Monday, December 15, 2014

In The Dark

Raise your hand if you own an Elf on the Shelf.

Raise your hand if you own an Elf on the Shelf and have forgotten to move him.

Raise your hand if you own an Elf on the Shelf and a teeny part of you will be happy when no one believes that the Elf is magic so you can go to sleep at night without fretting over said Elf's location.

I have one that knows The Truth, and one that still believes in magic. The Truth-Knower thought that being the magic in our Elf's movement around the house would be fun at first, but the novelty wore off somewhere around night 2, and now we are back to trying to copy over-zealous Pinterest Elf on the Shelf ideas. But the laugh I got this morning from him after seeing our Elf's predicament was worth the few minutes of sleep I lost putting it together.

Last night I had to retrieve the Elf from his hiding spot in the basement.

I've always had issues with basements.

Maybe it's because they are dark. Maybe it's because in scary movies, things happen in the basement. Maybe it's because even as an adult, I happen to possess a very over-active imagination. But when I go down to the basement, I turn on every light in my path. Because the dark is scary. And then, because I have to turn out the main light, bathing the room in black, I run up those steps like somebody is chasing me. (Because in my head, somebody might be.) Except for last night, when I stuck our Elf in the waistband of my pajamas (one still believes he is magic, right, so I can't be caught moving him just yet), and it just so happened that the Elf was facing out, looking down those steps, like a rear guard.

Except that he's a toy, and I thought what a stupid thing it was for me to think about a toy elf sticking out of the back of my pants as a rear guard.

Even when I must walk through the darkest valley, 
I fear no danger, 
for you are with me; 
your rod and your staff reassure me.
{psalm 23:4}

I don't have to walk through a dark valley to fear danger; it lurks behind the couch in my very own basement.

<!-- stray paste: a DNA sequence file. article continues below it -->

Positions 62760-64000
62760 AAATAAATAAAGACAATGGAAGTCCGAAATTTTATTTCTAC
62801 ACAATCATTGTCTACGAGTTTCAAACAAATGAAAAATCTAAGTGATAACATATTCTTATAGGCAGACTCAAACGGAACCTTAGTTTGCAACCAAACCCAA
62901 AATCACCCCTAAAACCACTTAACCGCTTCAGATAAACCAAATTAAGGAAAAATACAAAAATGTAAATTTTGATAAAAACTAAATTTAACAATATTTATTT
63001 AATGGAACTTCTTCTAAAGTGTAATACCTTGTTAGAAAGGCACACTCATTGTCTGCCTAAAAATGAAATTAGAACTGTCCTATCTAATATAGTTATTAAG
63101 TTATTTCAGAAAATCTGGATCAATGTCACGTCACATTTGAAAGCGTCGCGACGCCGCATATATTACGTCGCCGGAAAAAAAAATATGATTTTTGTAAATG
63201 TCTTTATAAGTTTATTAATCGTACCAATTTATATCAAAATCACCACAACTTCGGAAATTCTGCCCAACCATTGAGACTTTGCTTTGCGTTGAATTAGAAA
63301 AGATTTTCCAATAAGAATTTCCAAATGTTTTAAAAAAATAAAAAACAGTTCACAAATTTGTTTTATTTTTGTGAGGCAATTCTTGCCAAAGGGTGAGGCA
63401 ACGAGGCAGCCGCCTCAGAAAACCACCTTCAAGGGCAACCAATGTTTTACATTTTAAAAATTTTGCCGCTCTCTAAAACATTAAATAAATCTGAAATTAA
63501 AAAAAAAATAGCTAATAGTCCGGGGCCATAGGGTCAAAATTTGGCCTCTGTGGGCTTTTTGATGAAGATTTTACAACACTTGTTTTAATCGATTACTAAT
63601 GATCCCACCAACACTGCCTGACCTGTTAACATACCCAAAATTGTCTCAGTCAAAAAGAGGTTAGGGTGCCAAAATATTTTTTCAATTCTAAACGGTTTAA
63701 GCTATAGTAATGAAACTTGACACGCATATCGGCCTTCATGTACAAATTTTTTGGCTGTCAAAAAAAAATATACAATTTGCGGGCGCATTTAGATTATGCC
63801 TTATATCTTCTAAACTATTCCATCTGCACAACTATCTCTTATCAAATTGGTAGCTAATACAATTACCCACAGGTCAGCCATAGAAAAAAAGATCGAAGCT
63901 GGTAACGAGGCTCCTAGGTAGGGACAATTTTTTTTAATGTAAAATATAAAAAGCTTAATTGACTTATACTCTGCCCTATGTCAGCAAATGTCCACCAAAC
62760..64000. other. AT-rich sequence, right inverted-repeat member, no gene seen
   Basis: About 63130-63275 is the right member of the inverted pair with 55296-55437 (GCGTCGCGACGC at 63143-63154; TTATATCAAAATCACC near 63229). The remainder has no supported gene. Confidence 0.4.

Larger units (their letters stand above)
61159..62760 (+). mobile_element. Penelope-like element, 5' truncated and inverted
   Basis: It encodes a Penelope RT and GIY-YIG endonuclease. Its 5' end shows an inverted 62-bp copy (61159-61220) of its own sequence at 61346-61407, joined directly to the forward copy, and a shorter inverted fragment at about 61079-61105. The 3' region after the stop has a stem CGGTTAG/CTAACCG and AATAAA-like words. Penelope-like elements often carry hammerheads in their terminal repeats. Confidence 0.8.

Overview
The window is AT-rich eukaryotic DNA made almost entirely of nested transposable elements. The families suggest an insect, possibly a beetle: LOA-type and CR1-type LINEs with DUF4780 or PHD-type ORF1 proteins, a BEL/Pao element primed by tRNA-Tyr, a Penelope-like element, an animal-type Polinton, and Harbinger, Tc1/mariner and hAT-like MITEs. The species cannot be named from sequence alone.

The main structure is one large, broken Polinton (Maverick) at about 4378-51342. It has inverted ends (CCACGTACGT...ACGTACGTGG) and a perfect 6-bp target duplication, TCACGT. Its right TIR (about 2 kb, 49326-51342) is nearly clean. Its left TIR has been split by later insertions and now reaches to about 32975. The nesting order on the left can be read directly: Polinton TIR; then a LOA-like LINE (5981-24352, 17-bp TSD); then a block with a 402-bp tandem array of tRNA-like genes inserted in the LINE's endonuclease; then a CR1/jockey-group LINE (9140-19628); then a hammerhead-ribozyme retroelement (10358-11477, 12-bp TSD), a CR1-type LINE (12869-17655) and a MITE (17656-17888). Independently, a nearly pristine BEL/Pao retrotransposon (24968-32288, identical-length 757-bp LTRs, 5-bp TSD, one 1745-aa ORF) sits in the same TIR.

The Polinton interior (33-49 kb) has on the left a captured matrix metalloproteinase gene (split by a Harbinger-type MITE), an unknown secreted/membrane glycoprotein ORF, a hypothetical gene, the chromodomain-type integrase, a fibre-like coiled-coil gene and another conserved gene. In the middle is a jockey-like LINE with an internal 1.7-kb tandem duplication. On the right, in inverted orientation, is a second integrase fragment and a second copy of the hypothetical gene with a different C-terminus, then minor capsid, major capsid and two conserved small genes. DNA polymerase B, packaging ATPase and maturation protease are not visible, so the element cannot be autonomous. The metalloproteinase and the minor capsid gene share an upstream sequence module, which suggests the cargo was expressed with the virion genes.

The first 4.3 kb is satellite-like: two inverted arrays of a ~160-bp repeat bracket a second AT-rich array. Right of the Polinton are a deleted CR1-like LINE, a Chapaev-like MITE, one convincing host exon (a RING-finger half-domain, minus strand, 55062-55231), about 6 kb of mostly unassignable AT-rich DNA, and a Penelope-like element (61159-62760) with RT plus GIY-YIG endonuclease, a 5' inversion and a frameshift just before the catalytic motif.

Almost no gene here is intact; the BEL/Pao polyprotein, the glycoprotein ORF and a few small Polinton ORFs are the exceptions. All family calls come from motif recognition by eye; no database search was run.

Don't judge. The basement is different from the rest of the house.

Sometimes I don't sleep well at night. (Could be due to that over-active mind that never turns off. Caffeine after noon+ me= terrible mix.) And when I'm lying awake at 2:18 AM, watching the clock and waiting for sleep to come, my mind goes into overdrive. Every single scary, dangerous, alarming worry I've ever had or thought comes back to haunt me in the wee hours of the morning. Fear taunts me and with every thought I become just a little more crazed with worry and anxiety. (I get jealous of the guy sleeping soundly beside me, oblivious to my plight.)

What if the bus wrecks on the way to school, what if my husband is in a car accident, what if someone breaks into the house, what if my kids don't have friends, or they have the wrong friends, or they make bad choices, etc, etc, etc, etc.

It's exhausting. Mentally and emotionally, anyway.

This morning, when I read the verse from Psalm 23, it made me think about having a rear guard a little differently. An Elf on the Shelf toy won't do much to protect me from the dangers of the basement, but when it comes to the very real and present insecurities of fear, worry, and doubt, God is my very real and present rear guard, reassuring me with his presence, his might and his strength.

I guess how you see midnight hours all depends on the perspective from which you take them in.
{priscilla shirer, seed}

Sometimes I view my circumstances from the dark. And then "we sit in the dark, thinking that life will get brighter when circumstances change. We are completely unaware that the glorious beauty of God's plan and purposes are displayed even when...especially when...darkness is on the flip side." {priscilla shirer, seed}

But darkness disappears when you turn toward light. It has to; a lack of light is all that defines dark.

This day I ask you to turn around--to turn your face away from the empty. I ask you to turn to the full, away from the dark and to the blinding light. I pray that God calls your name with such sweetness and authority in the midst of the darkness that you will not be able to help but see His face in your circumstances. A decision to change your perspective, my friend, can change your whole life. {priscilla shirer, seed}

No comments:

Post a Comment